august

In the weeks leading up to my move, I hit multiple roadblocks that made me think, “this is it, this is the thing that will stop me from moving”. Despite this, on August 6th, I got on a plane, headed for London.

I am so lucky to have so much family living in England. Because of this, I was able to spend a few days exploring London. I then traveled to a town outside of London to visit my Grandad and his wife, who I hadn’t seen in about three years.

After saying my goodbyes, I went up to Telford, where I stayed with my aunt and her dogs while I was looking for jobs and flats in Scotland.

september

In September I stayed in Telford for the majority of the month. I did however, take a week long, impromptu, trip up to Edinburgh and Glasgow in order to explore both cities. I had always intended on living in Glasgow, but I wanted to give Edinburgh a fair shot. While in Glasgow, I actually ended up meeting a sweet guy, so I’d say it was well worth the trip.

I spent the rest of the month applying to jobs, doing virtual job interviews, reading, going on doggie walks with my aunt, and assisting her in launching her vegan home baking business, Morag’s Bakes.

I might have even flown back up to Edinburgh for a first date with that guy I had met earlier in the month…

october

October is where things really came together. After about a month and a half of trying to get a flat or a job in Glasgow, I managed to secure both within 5 days of each other. I would be moving in late October, and starting my job in a hotel in Mid-November.

With the two main things that had been worrying me taken care of, I was able to focus on some more enjoyable things, like my embroidery and spending time with my family. Just for fun, I started making videos on tiktok. I posted a video of the supplies needed for creating an embroidery journal and to everyone’s surprise, overnight it gained 1.2 million views. From there, Better Home & Gardens wrote an article about my journal.

At the end of the month, I finally moved up to Glasgow, just in time to experience my first Autumn, ever.

november

When I moved from Telford to Glasgow, I mailed off a couple of my suitcases using a courier service. One turned up at my flat, the other one never did. So I spent the first week and a half of November in my flat, waiting for my missing suitcase to appear. However, I was able to spend quite a bit of time with my new flatmate and really get to know her during this time.

In mid-November I started my new job in a hotel. I figured that I would enjoy it, but I guess I hadn’t realized just how much I had missed the chaos of working in a hotel. I’m a part of a great team and I already have so many fun guest stories to share.

With living in Glasgow, I was also able to spend more time with that sweet guy – going on walks, coffee dates, and baking up a storm: cookies, brownies, and even red velvet cupcakes together.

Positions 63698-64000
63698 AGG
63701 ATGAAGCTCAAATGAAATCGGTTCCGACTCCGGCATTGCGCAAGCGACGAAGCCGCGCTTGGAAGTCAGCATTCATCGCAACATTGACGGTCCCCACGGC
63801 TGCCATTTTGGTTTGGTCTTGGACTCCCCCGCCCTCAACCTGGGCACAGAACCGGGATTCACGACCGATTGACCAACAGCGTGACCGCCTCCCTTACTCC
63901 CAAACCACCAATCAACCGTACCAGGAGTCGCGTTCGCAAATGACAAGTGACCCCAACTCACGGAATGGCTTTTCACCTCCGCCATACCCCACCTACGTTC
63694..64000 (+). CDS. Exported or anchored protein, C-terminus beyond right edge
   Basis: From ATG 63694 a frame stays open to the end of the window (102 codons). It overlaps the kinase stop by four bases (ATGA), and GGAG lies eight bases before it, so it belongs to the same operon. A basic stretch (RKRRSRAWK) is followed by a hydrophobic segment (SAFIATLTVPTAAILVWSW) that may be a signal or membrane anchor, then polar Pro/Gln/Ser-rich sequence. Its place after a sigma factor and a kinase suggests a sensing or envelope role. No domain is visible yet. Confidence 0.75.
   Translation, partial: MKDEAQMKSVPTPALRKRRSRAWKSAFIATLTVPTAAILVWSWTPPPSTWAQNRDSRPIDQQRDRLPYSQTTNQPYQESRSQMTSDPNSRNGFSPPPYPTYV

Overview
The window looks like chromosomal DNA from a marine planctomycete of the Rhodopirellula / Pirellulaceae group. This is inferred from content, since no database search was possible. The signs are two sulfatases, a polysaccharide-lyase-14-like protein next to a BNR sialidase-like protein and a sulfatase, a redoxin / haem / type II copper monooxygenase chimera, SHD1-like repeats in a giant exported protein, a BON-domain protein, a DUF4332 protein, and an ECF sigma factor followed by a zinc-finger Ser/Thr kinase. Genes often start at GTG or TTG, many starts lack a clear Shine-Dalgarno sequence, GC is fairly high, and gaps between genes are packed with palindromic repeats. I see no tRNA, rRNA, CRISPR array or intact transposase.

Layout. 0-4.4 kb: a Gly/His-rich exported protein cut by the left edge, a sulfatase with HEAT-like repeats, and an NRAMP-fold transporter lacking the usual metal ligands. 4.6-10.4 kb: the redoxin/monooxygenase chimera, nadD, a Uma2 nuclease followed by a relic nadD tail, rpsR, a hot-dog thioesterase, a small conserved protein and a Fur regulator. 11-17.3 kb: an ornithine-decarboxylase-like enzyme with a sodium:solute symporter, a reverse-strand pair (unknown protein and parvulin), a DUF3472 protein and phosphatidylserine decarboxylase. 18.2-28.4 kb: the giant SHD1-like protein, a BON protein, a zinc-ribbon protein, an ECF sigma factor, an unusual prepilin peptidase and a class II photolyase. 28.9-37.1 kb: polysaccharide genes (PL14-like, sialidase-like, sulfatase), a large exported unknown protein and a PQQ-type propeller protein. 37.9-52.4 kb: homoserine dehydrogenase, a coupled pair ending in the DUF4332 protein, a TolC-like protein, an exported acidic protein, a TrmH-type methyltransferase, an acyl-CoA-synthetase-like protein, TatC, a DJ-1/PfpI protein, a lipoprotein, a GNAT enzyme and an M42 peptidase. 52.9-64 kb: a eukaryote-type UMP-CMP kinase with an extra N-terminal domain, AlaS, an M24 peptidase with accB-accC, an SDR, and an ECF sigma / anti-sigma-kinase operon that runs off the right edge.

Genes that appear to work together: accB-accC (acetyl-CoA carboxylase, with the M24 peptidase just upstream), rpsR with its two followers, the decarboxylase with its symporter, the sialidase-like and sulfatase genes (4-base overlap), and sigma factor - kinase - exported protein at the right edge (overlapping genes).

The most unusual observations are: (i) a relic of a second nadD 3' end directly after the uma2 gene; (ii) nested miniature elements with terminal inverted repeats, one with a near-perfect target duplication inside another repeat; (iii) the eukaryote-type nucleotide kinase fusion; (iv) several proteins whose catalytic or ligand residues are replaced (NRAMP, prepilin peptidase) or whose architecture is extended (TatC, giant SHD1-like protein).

december

In December, I found myself getting into the rhythm of my new job and getting to know my coworkers – they’re a great bunch. I was also able to spend loads of time getting to know my flatmate and I put my bus pass to the test by using it to explore my new city.

My boyfriend and I went up to Edinburgh to visit the Christmas Market for a night. It was raining the entire time, but we made the most of it by enjoying hot chocolate and mulled wine, along with some good conversations.

While this was the first Christmas I spent away from my family, I was so lucky enough to have my flatmate chose to spend the morning with me.

As you may know, on December 31st, I completed my journal. I’ve been asked what my last stitch was – it’s mold. I spent the last morning of the year cleaning mold off of the windowsills in my flat. What a way to end 2021.


Last June, after years of thinking that I wanted to live in England, I changed course and decided that I actually wanted to live in Glasgow. I cannot stress enough, how happy I am to have made this decision. I keep saying that it’s one of my best decisions, and I truly believe that. Who knows, maybe if I had ended up in England, I still could have been this happy. I was worried when I moved about finding a job, finding a flat, creating a support system, and so many other things that I just tried not to let get to me. Eventually though, everything just worked itself out. I ended up with a job that I enjoy, a lovely flat, a great flatmate, and even a wonderful boyfriend (who saw that coming? I for sure didn’t).

If you’re considering creating an embroidery journal in 2022 – do it. One of my favourite things is to glance at my journal and recall all of the great things that have happened this year. While the first few months of this year were tough on myself and my family, I’m able to see just how much things have improved throughout the rest of the year.